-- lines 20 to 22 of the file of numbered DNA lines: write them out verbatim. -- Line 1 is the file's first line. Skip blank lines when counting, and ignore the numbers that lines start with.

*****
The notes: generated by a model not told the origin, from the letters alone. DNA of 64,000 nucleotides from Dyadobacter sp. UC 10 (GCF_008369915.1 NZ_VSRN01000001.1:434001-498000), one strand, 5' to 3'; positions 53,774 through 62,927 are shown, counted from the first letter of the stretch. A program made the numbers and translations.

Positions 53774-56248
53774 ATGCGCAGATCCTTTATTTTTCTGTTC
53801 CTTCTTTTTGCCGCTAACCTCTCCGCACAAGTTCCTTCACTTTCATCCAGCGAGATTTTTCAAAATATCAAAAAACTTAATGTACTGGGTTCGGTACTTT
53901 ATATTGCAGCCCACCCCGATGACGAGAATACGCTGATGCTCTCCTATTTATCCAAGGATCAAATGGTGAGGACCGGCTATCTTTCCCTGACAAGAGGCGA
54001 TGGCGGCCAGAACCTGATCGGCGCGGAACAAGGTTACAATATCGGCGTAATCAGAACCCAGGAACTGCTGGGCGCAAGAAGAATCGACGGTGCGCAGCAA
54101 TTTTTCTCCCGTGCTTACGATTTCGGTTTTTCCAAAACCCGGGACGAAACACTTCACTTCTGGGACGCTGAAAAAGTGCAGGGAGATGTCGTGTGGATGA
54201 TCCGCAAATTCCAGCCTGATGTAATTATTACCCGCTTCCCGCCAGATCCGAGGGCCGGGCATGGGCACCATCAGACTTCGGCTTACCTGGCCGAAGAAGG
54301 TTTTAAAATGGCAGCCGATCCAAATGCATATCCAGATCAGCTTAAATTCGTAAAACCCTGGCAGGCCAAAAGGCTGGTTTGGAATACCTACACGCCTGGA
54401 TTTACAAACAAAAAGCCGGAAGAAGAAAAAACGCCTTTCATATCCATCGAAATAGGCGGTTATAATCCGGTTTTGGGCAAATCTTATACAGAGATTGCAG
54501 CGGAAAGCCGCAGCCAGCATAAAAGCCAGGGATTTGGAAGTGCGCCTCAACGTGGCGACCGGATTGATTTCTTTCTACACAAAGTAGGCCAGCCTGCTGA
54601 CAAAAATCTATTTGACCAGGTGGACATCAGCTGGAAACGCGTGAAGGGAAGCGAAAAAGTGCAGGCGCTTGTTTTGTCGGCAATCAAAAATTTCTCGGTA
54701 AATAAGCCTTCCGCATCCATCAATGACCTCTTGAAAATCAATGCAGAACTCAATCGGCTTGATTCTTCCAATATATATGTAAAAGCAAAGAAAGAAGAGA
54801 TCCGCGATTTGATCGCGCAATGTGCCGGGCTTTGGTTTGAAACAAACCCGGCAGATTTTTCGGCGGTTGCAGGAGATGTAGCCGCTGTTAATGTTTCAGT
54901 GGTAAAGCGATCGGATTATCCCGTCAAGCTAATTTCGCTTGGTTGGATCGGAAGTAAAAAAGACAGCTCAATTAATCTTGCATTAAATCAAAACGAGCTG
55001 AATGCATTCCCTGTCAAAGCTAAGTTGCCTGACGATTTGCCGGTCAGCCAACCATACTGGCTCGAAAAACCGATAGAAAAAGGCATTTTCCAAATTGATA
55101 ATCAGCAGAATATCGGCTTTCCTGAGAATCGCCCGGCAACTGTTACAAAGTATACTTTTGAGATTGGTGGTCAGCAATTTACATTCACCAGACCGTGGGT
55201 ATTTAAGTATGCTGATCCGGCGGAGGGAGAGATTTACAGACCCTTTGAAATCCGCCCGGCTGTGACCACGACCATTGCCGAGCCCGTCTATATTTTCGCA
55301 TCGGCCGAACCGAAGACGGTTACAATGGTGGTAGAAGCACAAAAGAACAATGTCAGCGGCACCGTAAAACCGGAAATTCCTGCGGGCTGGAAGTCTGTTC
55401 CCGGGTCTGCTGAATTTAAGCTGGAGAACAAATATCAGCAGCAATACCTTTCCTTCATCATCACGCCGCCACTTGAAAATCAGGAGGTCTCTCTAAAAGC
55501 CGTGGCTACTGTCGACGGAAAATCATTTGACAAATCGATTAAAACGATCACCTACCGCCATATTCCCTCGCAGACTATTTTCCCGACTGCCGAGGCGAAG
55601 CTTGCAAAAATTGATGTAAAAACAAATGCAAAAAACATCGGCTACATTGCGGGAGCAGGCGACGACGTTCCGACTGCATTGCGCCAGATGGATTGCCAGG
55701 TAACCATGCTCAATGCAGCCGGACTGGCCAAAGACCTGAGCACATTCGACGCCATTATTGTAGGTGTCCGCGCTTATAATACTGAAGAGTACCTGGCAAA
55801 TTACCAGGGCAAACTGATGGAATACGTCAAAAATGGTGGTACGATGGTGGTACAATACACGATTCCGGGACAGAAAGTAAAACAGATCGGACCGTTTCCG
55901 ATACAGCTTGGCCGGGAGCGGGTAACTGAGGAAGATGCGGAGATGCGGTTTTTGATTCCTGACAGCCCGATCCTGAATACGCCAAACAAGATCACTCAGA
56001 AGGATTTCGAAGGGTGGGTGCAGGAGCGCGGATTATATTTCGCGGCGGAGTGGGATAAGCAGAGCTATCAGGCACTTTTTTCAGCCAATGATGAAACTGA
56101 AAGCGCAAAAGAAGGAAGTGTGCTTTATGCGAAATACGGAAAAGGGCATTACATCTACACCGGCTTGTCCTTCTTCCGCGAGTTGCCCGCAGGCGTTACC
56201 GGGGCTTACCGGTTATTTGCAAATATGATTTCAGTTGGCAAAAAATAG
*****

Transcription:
55401 CCGGGTCTGCTGAATTTAAGCTGGAGAACAAATATCAGCAGCAATACCTTTCCTTCATCATCACGCCGCCACTTGAAAATCAGGAGGTCTCTCTAAAAGC
55501 CGTGGCTACTGTCGACGGAAAATCATTTGACAAATCGATTAAAACGATCACCTACCGCCATATTCCCTCGCAGACTATTTTCCCGACTGCCGAGGCGAAG
55601 CTTGCAAAAATTGATGTAAAAACAAATGCAAAAAACATCGGCTACATTGCGGGAGCAGGCGACGACGTTCCGACTGCATTGCGCCAGATGGATTGCCAGG